• The English Reformation and processes of religious change
  • The 'social history of theology': the relationship between 'official' and 'popular' belief
  • Early modern life-writing, broadly defined
  • The bible and popular protestantism
  • Supernatural beliefs/theological understandings of angels and ghosts, enchantment, secularisation
  • Devotional piety, forms of public/private worship, devotional reading and writing

Research students

I am currently co-supervising:

Charles Waddicor, ‘Improvement and conflict in the land management by new landlords in Dorset, Somerset and Wiltshire after dissolution (1536-1640)'

I am also mentor to Nicholas Smolenski, a visiting postgraduate student from Duke University (U.S.). Nicholas is a musicologist and early modernist researching sound and its impact on culture and power.

Recently completed PhDs I co-supervised to completion:

Andrew Binding, 'Living at Home: People, Spaces, and the Changing Domestic Environment in the Early Modern South West England.'

Michelle Webb, 'As fowle a ladie as the smale pox could make her': facial disfigurement in sixteenth and seventeenth century England'.

External impact and engagement

I welcome opportunities to talk to new and non-specialist audiences about my research. I am always happy to give talks to local history groups, and at museums and libraries - for instance in the past I have spoken at Torquay museum, to volunteers at Wells Cathedral, to the Walronds History Group in Cullumpton, to Historical Association branches, at teacher training days in the south-west, to sixth form students, and even (via Skype) to students at a High School in New Jersey.

Sixteenth- and seventeenth-century topics that I have covered in the past vary widely, and include belief about angels, ghosts, Exeter's memorial to religous martyrs, print culture, riot and rebellions, puritan culture, and the English reformation and its repercussions in the seventeenth century. If you are interested in hearing more about my research, or about life in early modern England more generally, drop me a line.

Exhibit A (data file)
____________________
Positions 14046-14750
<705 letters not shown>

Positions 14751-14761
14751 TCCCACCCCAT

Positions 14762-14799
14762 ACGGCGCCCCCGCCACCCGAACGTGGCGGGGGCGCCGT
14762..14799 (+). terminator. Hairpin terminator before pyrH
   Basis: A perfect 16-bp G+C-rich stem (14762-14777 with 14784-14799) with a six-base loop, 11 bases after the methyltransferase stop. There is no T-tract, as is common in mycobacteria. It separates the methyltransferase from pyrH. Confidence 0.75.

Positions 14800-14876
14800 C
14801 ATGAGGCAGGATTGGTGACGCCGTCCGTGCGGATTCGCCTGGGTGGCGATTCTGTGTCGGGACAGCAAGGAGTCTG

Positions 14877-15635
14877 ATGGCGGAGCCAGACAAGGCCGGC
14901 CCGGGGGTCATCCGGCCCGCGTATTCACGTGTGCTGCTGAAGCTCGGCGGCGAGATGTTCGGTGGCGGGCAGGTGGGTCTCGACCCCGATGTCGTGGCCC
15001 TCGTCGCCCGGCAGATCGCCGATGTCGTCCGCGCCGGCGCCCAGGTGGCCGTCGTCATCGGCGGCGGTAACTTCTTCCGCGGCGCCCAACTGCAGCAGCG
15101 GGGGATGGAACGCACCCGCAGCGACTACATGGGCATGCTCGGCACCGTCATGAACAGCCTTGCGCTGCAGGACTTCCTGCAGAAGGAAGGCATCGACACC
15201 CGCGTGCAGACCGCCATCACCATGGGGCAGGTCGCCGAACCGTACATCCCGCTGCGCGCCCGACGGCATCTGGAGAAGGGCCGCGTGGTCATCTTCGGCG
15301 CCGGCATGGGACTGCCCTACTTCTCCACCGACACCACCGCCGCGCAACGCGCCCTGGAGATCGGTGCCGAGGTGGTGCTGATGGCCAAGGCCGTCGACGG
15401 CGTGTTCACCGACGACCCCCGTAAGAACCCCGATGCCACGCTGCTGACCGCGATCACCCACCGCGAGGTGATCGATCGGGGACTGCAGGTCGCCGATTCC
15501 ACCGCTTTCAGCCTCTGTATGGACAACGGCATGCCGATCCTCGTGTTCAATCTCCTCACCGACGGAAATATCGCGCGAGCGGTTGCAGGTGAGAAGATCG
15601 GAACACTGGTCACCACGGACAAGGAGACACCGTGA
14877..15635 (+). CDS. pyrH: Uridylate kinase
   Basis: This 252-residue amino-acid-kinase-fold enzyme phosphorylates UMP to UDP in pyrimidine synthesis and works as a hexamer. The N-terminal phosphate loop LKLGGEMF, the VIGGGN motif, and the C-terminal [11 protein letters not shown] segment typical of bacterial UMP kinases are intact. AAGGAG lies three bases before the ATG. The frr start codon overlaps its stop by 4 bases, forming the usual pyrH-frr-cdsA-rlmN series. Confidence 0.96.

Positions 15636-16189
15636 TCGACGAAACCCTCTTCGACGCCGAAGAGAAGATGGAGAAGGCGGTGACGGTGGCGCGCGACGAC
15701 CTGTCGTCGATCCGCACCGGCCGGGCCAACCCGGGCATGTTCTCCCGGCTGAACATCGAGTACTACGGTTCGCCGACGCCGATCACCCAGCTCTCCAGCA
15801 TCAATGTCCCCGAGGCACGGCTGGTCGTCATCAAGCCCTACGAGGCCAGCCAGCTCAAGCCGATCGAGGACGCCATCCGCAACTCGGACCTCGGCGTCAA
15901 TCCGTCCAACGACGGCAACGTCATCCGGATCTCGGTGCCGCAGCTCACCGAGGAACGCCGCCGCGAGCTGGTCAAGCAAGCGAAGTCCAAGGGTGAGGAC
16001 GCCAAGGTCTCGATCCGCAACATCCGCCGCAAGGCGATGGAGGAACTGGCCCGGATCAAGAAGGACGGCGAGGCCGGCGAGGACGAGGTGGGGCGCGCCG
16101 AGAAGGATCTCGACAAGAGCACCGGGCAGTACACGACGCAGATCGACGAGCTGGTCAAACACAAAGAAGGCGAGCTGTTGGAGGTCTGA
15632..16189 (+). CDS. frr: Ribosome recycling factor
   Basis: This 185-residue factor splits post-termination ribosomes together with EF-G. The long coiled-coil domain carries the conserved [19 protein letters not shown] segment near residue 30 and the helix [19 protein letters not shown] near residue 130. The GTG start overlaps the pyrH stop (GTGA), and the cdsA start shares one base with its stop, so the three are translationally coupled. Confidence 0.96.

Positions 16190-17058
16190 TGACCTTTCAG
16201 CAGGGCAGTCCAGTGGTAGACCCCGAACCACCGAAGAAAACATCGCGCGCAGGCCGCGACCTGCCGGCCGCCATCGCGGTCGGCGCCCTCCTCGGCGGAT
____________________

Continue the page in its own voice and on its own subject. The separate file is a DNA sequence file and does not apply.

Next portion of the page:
I also try to reach new audiences through digital media, particularly through the blog that I co-author, the many-headed monster. On the blog I write about my research, teaching, the discipline and all aspects of academic life, and I also write guest posts, including for #FolkloreThursday. In the past I acted as a consultant to the 'Goat and Monkey' theatre company, undertaking research for the production 'A Little Neck': an immersive performance about Henry VIII and Anne Boleyn, staged at Hampton Court Palace, September 2009, and I am also a #twitterstorian @_drsang.

Contribution to discipline



As an early modern historian of England, I design and teach modules on a period of study that is similar to our own, yet which in many ways is also strange and bizarre. Not quite modern, but certainly not medieval, the early modern is often seen as a transitional stage, a time of both continuity and change. My modules on supernatural beliefs, Tudor England and early modern societies encourage students to delve into this extraordinary world to learn about and try to understand earlier societies, and to uncover just what made people tick. Early modern sources are rich and diverse, and in my teaching I make the most of this variety, drawing on books, pamphlets, ballads, diaries, letters, law codes, court proceedings, state papers, plays, paintings, sculpture, woodcuts, music, furniture, maps and much more to bring these subjects to life.


At the heart of my teaching are three principles. First, I want students to think critically about why we study history, and what it’s place might be in human society. Why do people write histories, how do they choose what to write about, and why is history written and presented in certain ways at certain times? Is history powerful and perhaps even dangerous or irrelevant? Secondly, I want students to critically engage with how historians have studied history – both in the past and present. What sources have historians used, and how have they interpreted them? What have they argued about the past and are their arguments convincing in light of the evidence? In the process of trying to answer these questions, I hope that my students will become better historians, reflecting on what sources they should use, and how they should interpret them. As part of this process, I encourage students to think about and reflect on how they research and read, as well as how they write and analyse. Finally, I believe that history is exciting, engaging and entertaining, and I hope that my modules are too. I use music, podcasts, online resources, primary material, forums, and a dedicated twitter feed @_drsang to reveal history in all it’s glory, inviting students to engage with me and with the discipline of history outside of the classroom, and setting it free from the page.

Modules taught


After attending a state school I became the first generation in my family to go to university, graduating with a history degree in the early 2000s. I spent three years working outside of academia and then returned to complete an MA in early modern history, and continued on to doctoral level under the supervision of Professor Peter Marshall at the University of Warwick. I received my doctorate in 2009 and was subsequently awarded a six month Early Career Fellowship from the Institute of Advanced Studies at Warwick, held in conjunction with teaching duties. I became a Teaching Fellow at the University of Exeter in September 2010, and was appointed to a Lectureship in British History 1500-1700 in July 2012.